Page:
I live in the sunny UK and started my ‘computer’ life as the ultimate geek – a mainframe programmer (COBOL & CSP) back in the 80’s. Ok, Assembler programmers were even more geeky, but who’s counting? Moved on into a PC Support role with good old DOS 3.3, OS/2 and all that jazz and have worked with every version of Microsoft Windows since. I’m now a system designer with a large computer services company and bought my first Mac, a Mac Pro in early 2008.
Having built several home PCs from scratch, I enjoyed the fact that you could design a custom ‘rig’ and go for the best parts your budget could afford. However with the advent of consoles like the XBox and PS3 plus the fact that I’m mostly lousy at games, I started to find that the payoff for using Windows wasn’t what I was after. You have to invest a certain amount of effort into a Windows setup to keep things running sweetly and even then every so often it will turn round and bite you. I started hankering after something that I could switch on every day, know it would work and that I could just use. Enter the Mac Pro running Leopard. Initially I was concerned that with the software market for OS X being much smaller than the Windows software market, I would struggle to find a suitable application for all the different things I wanted to be able to do. Nearly three years on and I can safely say that unless it’s cutting edge games you’re after then pretty much everything you can do on a Windows machine you can also do on a Mac equally well.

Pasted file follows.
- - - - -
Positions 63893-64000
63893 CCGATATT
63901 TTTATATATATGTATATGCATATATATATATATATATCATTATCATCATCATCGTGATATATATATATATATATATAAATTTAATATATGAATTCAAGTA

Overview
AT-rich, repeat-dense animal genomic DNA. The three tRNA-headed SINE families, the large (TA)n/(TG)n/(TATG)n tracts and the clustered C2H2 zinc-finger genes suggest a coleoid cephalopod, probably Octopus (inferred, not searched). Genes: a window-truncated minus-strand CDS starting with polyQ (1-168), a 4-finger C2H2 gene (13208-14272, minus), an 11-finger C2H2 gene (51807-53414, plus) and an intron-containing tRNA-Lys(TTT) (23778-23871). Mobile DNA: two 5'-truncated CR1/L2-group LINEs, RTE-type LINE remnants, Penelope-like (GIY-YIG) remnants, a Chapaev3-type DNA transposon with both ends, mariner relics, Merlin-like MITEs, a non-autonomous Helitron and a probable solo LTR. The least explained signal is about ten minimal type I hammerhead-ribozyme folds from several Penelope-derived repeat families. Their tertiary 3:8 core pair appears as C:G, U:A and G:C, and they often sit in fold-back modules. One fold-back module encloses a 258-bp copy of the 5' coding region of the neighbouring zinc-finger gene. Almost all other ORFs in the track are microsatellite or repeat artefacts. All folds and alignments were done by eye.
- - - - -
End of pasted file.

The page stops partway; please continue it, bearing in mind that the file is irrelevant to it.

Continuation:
I’m not knocking Windows as such, it’s a great OS that has to deal with a huge legacy going way way back, plus a variety of hardware that boggles the mind. I still use Windows for work (largely because AT&T don’t make a VPN client for OS X) and my work laptop runs Windows XP SP3 plus I also use a number of VMware virtual Windows machines on my Mac for remotely supporting customers.
I have also bought into some of the Apple ecosphere – I have an iPhone 4, an iPad (WiFi only, but I also have a MiFi), a Mac Mini and an Apple TV. I hate the Apple keyboards even though they look cool so I use a Logitech DiNovo for Mac instead, and I really don’t get on with Apple mice, and so use the Logitech MX mouse. I’ll admit that buying Apple carries a premium, but I don’t mind the fact that rather than chasing features, Apple concentrates on making the functionality of their products really great. But if you prefer an HTC, Blackberry or Android phone, tablet or whatever, then that’s cool – competition is a healthy thing and there’s no reason why multiple products can’t coexist in a market segment.
And finally… I have a healthy interest in what makes things tick, and letting people know when I find out… hence this blog! I do try and respond to comments, although limiting my time in front of the screen means I might not always respond quickly.